Any political fallout from Obama's Osama success? 

Hurray! That was my first response to the news that Osama bin Laden was killed by American forces. Good for Barack Obama for authorizing this apparently high-risk raid right some 100 meters from Pakistan’s military academy. And shame on whatever forces in Pakistan connived in allowing bin Laden this refuge—and whose connivance made it prudent for Obama not to inform the Pakistan government in advance about the raid.


What will be the political effect? Economics blogger Tyler Cowen thinks this means that Obama will be reelected.The  New Republic’s Jonathan Chait thinks its political implication will be “minimal to nonexistent.” I feel sure that we’ll see a significant upward spike in Obama’s job rating, in his job rating on foreign policy and in the percentage seeing him as a strong leader. His default mode may be to “lead from behind,” as Ryan Lizza quoted a top administration article in his long article on Obama’s foreign policy in the New YorkerJo, which I referenced in my Sunday Examiner column. But in this case leading from behind—taking a decision behind closed doors and keeping it from being leaked—had a wonderfully positive result.


What guidance does history give us? It seems to me that it leans more to Chait’s side than to Cowen’s. Cases in point:


? The capture of Saddam Hussein in December 2003 did not make George W. Bush an easy winner in 2004. During most of the eight months between John Kerry’s clinching of the Democratic nomination March 4 and the election November 4, Bush either trailed Kerry or ran about even with him. He ended up losing the exit poll 51%-48% and winning the popular vote 51%-48% and the electoral vote 286-251.


? After our rapid victory in the Gulf war in March 1991 the conventional wisdom was that George H. W. Bush would be unbeatable. Numerous Democrats declined to challenge him, many because in voting against the Gulf war resolution in January 1991 they had made arguments—predicting massive casualties and an endless quagmire—which seemed risible in light of events. Bill Clinton, then governor of Arkansas, issued a statement at the time of the vote that told us almost all of what we needed to know about him, which he later amplified as follows, "I guess I would have voted with the majority if it was a close vote. But I agree with the arguments the minority made." Despite all this, Clinton beat Bush 43%-37%.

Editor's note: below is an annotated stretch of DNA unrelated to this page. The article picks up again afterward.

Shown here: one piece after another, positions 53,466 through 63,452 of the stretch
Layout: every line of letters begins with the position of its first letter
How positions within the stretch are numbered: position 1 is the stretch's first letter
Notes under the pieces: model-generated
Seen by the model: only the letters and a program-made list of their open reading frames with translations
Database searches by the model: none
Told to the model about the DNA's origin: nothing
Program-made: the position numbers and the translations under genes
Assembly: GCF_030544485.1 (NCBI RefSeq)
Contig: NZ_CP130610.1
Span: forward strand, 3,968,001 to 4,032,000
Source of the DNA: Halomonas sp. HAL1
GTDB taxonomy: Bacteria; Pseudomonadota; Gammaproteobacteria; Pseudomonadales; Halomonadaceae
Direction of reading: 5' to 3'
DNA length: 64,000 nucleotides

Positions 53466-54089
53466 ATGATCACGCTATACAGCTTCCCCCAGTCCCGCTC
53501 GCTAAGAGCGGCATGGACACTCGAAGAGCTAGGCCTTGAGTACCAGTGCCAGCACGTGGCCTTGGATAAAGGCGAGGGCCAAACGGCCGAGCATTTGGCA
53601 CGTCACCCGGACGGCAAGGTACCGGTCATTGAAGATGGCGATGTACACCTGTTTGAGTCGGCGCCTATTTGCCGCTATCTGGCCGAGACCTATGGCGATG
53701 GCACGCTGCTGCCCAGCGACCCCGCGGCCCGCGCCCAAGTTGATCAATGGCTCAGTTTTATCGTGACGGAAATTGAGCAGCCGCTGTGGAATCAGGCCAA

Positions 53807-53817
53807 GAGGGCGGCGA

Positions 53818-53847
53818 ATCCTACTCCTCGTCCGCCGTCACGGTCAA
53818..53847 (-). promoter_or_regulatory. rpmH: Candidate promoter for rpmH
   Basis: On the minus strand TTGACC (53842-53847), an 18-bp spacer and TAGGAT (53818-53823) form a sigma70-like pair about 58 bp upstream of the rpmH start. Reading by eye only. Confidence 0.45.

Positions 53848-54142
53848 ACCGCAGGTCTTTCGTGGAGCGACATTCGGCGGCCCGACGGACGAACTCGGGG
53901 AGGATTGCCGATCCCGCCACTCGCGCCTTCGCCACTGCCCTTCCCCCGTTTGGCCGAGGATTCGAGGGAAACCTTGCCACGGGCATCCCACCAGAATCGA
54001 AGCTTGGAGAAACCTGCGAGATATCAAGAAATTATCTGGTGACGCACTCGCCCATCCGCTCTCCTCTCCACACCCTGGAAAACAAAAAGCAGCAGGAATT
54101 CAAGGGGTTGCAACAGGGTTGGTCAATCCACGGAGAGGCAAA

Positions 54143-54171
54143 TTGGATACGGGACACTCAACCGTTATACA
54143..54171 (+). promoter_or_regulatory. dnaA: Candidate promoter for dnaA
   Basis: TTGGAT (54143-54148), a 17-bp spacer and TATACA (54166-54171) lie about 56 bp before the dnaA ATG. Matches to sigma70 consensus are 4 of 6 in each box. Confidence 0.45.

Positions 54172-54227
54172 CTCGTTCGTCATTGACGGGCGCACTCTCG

? Two Democratic presidents, after adverse results in the New Hampshire primary, declined to run for reelection while waging seemingly stalemated wars that were producing casualties orders of magnitude higher than those in Iraq or Afghanistan—Lyndon Johnson in 1968 and Harry Truman in 1952.


? Democratic Presidents Woodrow Wilson and Franklin Roosevelt led the nation to great victories in World War I and World War II. Yet their party fared poorly in the next election. Democrats lost their majorities in both houses of Congress in the November 1918 election, held a week before Armistice Day but at a time when it was apparent that Germany and its allies were collapsing, and Democrats by much larger margins lost their majorities in both houses of Congress in November 1946, 14 months after V-J Day and 19 months after Franklin Roosevelt died and was succeeded by Harry Truman.


? And of course if one wants to go abroad, there is the smashing victory of the Labour party over the Conservatives in Britain in July 1945, after Conservative Winston Churchill was leading the nation to victory.


In each of these cases, one can make various qualifications about the connection between military victory or the death of a hated foe and the electoral results. That, I think, is the point. There’s no one-to-one correlation, no handy rule you can extract from history. My own guess is that Barack Obama will get a spike in the polls now and that the 2012 election will be decided largely on other factors. But that’s just a guess.  

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